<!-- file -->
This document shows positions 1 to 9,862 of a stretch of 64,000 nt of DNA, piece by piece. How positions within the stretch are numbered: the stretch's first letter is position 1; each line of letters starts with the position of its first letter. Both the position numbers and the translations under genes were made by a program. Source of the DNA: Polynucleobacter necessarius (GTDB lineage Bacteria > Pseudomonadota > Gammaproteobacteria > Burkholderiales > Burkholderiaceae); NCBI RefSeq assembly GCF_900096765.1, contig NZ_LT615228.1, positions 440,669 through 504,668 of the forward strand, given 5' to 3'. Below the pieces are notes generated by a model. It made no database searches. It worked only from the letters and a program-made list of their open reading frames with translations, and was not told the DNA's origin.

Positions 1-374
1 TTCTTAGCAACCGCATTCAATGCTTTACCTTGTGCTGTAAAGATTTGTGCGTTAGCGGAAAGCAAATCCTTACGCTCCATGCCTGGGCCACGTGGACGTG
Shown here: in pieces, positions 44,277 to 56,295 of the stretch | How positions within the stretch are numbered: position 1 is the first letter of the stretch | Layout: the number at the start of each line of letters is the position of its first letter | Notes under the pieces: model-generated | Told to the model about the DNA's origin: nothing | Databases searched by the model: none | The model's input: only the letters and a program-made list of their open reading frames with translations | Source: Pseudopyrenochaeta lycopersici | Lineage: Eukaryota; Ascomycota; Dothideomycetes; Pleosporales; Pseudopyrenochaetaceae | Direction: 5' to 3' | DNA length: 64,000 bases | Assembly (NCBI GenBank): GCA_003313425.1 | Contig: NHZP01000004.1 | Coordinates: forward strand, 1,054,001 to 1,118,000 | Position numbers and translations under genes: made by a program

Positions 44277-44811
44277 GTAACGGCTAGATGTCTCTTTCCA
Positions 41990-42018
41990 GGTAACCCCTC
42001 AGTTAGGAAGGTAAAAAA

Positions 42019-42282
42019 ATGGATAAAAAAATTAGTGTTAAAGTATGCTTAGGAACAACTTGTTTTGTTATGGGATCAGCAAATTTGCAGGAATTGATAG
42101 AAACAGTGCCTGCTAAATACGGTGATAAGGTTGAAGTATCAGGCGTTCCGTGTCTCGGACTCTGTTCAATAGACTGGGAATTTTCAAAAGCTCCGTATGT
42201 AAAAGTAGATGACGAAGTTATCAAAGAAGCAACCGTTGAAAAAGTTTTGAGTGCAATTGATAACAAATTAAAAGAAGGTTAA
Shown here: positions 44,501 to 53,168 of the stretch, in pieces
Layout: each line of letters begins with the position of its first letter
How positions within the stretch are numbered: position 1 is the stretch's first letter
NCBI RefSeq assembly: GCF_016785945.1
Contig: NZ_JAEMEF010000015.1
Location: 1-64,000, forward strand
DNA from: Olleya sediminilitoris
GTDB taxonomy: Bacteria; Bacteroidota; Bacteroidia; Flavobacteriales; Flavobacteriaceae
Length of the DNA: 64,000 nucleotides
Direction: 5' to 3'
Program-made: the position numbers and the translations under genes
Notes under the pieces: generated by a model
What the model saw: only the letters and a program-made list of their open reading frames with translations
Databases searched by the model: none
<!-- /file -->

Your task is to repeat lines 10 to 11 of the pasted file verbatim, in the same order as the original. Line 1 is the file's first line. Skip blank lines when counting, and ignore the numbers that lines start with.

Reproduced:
Positions 42019-42282
42019 ATGGATAAAAAAATTAGTGTTAAAGTATGCTTAGGAACAACTTGTTTTGTTATGGGATCAGCAAATTTGCAGGAATTGATAG